DISTRICT HEIGHTS — Eddie Martin has resigned as the mayor of District Heights on Dec. 9 amid a suspension following an unlawful purchase of $50,000 worth of fireworks.
The 71-year-old was sentenced in the Prince George’s County Circuit Court after being found guilty of misconduct in office in November. Martin was ordered to serve a two-year jail sentence; with all-time suspended with the exception of two days – meaning that he spent the past weekend in jail, announced Maryland State Prosecutor Charlton Howard III, on Dec. 10.
Martin used a government letterhead to authorize the purchase of fireworks from Wayne’s World Fireworks in Bowling Green, Ind., on behalf of an acquaintance. Circuit Court Judge Tiffany Anderson sentenced Martin for the misdemeanor charge, placed him on supervised probation for five years and ordered him to pay restitution in the amount of $22,252.50, according to officials from the Office of the State Prosecutor (OSP).
“Mr. Martin’s resignation and sentencing brought closure to a very troubling time for the residents and elected officials for the City of District Heights. The Commission fully understands how Martin’s conduct has adversely impacted how citizens perceive city government and how city government functions,” says a City of District Heights statement announcing the former mayor’s resignation.
“Simply put, Mr. Martin’s conduct has severed the trust in city government.”
In accordance with Section 306 of the city’s charter, former Vice Mayor Jonathan Medlock is serving in Martin’s stead as the District Heights interim mayor. According to Medlock, city commissioners will take a vote early next year on whether he will fill the vacancy for the remainder of Martin’s term, which doesn’t expire until May 2022.
The OSP said that Martin “was aware that he was authorizing the purchase for an acquaintance for his own benefit” rather than using the fireworks for city use.
Furthermore, Martin reportedly said he had no immediate plans to resign and was swindled “by a sweet-talking crook” who told him that he could use some of the fireworks in the annual District Heights Fourth of July celebration.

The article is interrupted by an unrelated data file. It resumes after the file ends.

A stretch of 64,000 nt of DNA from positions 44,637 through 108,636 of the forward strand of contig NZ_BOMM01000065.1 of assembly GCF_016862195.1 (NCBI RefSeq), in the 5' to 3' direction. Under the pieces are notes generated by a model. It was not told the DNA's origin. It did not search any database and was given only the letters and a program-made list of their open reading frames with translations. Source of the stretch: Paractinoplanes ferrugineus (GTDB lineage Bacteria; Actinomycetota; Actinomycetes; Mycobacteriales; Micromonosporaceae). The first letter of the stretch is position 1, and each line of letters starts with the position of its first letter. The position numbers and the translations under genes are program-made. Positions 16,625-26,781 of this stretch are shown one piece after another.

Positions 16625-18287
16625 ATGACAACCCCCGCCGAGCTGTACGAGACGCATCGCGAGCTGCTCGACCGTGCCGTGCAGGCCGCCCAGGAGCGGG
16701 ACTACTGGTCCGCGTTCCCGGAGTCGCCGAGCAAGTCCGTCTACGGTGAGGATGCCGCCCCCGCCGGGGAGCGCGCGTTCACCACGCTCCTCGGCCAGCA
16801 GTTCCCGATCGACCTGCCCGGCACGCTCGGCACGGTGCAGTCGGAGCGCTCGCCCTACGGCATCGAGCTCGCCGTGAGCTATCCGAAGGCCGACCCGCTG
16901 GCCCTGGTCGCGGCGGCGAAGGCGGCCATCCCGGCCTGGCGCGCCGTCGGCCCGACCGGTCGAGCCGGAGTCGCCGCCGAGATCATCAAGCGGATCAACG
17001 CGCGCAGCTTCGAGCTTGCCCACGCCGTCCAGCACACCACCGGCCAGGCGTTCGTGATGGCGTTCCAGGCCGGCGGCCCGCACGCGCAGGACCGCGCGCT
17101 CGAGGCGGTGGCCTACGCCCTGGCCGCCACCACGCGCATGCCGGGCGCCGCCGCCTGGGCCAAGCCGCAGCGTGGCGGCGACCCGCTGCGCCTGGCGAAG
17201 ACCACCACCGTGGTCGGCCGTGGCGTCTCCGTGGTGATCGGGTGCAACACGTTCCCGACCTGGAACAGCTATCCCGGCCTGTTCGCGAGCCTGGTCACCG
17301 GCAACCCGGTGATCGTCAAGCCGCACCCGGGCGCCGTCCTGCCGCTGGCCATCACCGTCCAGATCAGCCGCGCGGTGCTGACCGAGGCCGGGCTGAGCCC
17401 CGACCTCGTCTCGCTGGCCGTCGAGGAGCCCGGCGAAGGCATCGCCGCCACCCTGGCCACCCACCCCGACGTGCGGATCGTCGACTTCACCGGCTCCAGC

“Mr. Martin abused the trust of the residents of District Heights and the privileges of his office. He has now been held accountable. We will continue to do our best to ensure public officials discharge their duties responsibly,” Howard said. “I would like to commend Deputy State Prosecutor Kelly Madigan and Senior Assistant State Prosecutor Lindsay Bird for their hard work on this important case.”
Before becoming the vice mayor of District Heights in 2018, Medlock served as a city commissioner. He said he was in disbelief when he learned of Martin’s misdemeanor offense. He and Martin worked together only within the confines of city-related functions and tasks. The two had no close ties outside of work, Medlock said, continuing that some cherished the former mayor in the community, and the decision he made was uncharacteristic of who he is as a person.
“The mayor, he has a strong personality. He’s been doing this for I think 16 to 18 years,” Medlock said of Martin.
“He’s loved by a lot of citizens and residents. He’s done a lot for the city. I think this particular incident was just, I believe, uncharacteristic of him, but it was done. So, no matter how many accolades you have, that one major mistake – it can cost you everything, and I think that’s what we saw.”
As Medlock steps into the new leadership role, he has high expectations with intentions of moving the city forward.
“I want to continue to lead our city forward. I’m not new to the political world or being in a leadership position,” said Medlock, who also serves with the 100 Black Men of Prince George’s County Inc. The Georgia native said he plans to focus on annexation, generating revenue, youth development, and industry development, in District Heights.
“My leadership style is led by example, lead from the front,” he said. “Whatever’s going to happen, it’s going to be on me to change and move us forward, and get this behind us.”
The Office of the State Prosecutor jointly investigated this matter, the Prince George’s County Police Department, the Federal Bureau of Investigation, and the United States Attorneys’ Office for the District of Maryland, according to OSP.
“However, with this chapter now closed, it is time for the elected officials and citizens to come together to accomplish the many positive projects and activities that are occurring in the city,” says a statement released by the City of District Heights.
“For the Commission’s part, it pledges to work to regain the trust of the residents of the City of District Heights and to move the city in a positive direction.”